- 1 Breakfast, 1 Lunch, 1 Dinner
The Shetlands are a group of subarctic islands located about 110 miles north of mainland Scotland. One of the jewels of the archipelago is the Isle of Noss, a National Nature Reserve and Special Protection Area. Here, enjoy a splendid ship cruise along the coastline where towering sandstone cliffs have been weathered into horizontal ledges, making perfect nesting sites for thousands of seabirds including gannets, puffins, guillemots, shags, black-legged kittiwakes, razorbills and fulmars. This is also a great place to spot seals and otters in the water.
On the uninhabited island of Mousa, find the famous Broch of Mousa, the finest preserved Iron Age fortification in the British Isles. At over 40 feet tall, this 2,000-year-old round tower is the tallest broch still standing and is among the best-preserved prehistoric buildings in Europe. The island itself supports a rich diversity of plant life and is also known for grey and common seals, Arctic terns, and a significant colony of storm-petrels.
Come alongside at the port of Lerwick on Mainland, the largest of the Shetland Islands. On a walking tour of this historic town visit the award-winning Shetland Museum to learn all about Shetland’s fascinating heritage and culture. From here take a scenic overland coach ride through the fertile countryside of Dunrossness to discover Shetland’s best destinations. Birders will relish the opportunity to visit the historic lighthouse at Sumburgh Head, the southernmost point of Mainland Shetland. These rugged cliffs attract thousands of seabirds and the grassy slopes above are particularly great for enjoying close encounters with puffins amongst beautiful wildflowers. Also on the itinerary is Jarlshof, one of the most remarkable archaeological sites in the British Isles. Here you will discover beautifully preserved stone structures spanning 5,000 years of human settlement, including Bronze Age oval houses, Pictish wheelhouses, an Iron Age broch, a Viking longhouse and a medieval farmhouse.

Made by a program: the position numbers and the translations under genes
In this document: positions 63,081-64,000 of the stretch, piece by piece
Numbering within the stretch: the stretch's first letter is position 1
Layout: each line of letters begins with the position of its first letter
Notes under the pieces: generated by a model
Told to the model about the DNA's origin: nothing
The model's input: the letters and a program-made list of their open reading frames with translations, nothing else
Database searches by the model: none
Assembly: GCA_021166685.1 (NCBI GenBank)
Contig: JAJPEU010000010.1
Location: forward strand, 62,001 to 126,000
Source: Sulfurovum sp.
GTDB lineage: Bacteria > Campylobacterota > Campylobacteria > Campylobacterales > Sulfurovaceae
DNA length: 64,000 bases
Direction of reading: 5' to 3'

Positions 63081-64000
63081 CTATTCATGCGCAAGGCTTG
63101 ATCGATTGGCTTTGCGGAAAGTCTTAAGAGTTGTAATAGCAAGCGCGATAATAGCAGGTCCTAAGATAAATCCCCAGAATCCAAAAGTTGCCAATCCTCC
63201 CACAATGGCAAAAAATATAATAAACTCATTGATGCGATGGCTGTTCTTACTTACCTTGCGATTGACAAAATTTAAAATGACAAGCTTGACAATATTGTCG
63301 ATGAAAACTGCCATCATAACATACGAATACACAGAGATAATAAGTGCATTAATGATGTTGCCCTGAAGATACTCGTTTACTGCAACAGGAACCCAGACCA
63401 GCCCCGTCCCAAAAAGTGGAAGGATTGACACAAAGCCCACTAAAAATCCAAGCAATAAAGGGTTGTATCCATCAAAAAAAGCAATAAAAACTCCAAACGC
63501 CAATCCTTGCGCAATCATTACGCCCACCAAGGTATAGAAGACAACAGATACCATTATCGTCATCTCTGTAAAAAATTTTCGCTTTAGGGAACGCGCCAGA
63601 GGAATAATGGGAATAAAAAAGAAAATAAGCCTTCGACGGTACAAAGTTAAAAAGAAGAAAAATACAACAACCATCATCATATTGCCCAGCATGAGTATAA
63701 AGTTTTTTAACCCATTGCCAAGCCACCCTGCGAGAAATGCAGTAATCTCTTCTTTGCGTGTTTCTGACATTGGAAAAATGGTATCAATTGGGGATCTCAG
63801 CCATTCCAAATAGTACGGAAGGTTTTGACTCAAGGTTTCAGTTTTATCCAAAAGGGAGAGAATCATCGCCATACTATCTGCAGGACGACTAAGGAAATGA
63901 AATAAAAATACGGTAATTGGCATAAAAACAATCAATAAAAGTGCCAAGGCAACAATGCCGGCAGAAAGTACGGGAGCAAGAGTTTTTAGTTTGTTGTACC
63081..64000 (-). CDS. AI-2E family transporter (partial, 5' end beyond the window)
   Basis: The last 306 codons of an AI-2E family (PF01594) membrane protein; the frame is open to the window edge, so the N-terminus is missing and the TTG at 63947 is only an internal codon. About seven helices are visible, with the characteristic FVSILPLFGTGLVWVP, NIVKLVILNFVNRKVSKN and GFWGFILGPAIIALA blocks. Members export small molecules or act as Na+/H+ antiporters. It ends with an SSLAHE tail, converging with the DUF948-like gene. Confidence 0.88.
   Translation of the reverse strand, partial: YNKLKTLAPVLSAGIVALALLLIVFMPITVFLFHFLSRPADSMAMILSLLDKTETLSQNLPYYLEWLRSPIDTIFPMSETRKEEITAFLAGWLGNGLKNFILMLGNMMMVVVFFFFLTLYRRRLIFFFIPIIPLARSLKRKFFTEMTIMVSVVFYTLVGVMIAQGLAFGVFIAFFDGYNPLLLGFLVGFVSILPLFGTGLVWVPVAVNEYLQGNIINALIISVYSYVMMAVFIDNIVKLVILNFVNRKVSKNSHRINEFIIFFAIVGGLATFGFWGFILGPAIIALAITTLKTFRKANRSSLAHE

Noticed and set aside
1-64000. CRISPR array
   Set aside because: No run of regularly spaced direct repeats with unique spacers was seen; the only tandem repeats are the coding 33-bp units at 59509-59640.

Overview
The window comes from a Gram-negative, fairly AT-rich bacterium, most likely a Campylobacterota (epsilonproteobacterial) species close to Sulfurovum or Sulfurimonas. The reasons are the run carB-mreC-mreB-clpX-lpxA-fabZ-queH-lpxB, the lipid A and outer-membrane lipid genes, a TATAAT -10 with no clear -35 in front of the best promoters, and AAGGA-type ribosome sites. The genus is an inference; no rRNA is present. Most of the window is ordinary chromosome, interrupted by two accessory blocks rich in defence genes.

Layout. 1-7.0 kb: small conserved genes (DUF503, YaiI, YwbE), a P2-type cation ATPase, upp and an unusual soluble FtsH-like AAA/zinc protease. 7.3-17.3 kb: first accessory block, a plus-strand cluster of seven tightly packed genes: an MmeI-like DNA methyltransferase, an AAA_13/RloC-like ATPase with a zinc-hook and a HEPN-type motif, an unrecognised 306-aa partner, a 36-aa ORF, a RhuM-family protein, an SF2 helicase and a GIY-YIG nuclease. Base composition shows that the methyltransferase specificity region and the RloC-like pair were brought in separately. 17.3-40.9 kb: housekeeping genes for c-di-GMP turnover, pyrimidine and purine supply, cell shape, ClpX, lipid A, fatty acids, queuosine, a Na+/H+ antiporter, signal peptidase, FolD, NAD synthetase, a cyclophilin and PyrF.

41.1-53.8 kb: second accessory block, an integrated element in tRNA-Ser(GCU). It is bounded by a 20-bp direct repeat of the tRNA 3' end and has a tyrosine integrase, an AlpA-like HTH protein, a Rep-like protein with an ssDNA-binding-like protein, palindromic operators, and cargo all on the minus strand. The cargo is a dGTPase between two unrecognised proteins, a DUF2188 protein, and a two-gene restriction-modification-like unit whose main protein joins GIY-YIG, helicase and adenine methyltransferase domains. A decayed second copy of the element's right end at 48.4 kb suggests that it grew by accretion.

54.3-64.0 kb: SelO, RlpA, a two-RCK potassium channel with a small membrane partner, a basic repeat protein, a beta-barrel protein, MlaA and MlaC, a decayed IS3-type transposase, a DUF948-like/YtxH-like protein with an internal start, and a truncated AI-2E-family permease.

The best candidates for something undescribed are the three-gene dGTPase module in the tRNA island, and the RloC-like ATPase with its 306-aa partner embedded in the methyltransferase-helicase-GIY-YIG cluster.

Historic crofts, scenic lighthouses, and friendly residents entice visitors to Fair Isle, an isolated island of rolling moorlands and craggy coastlines. Birders flock to the island because of the richness of British species and the numerous records of eastern rarities and migrants. Fair Isle is also one of Europe's best spots to see seabirds up close, particularly puffins. The island's wildflowers are also renowned for their richness and diversity. Its bays are frequently frequented by seals. Finally, during our journey, we will be able to see and buy hand-knitted items in the elaborate and distinctive style that has made Fair Isle famous for hundreds of years.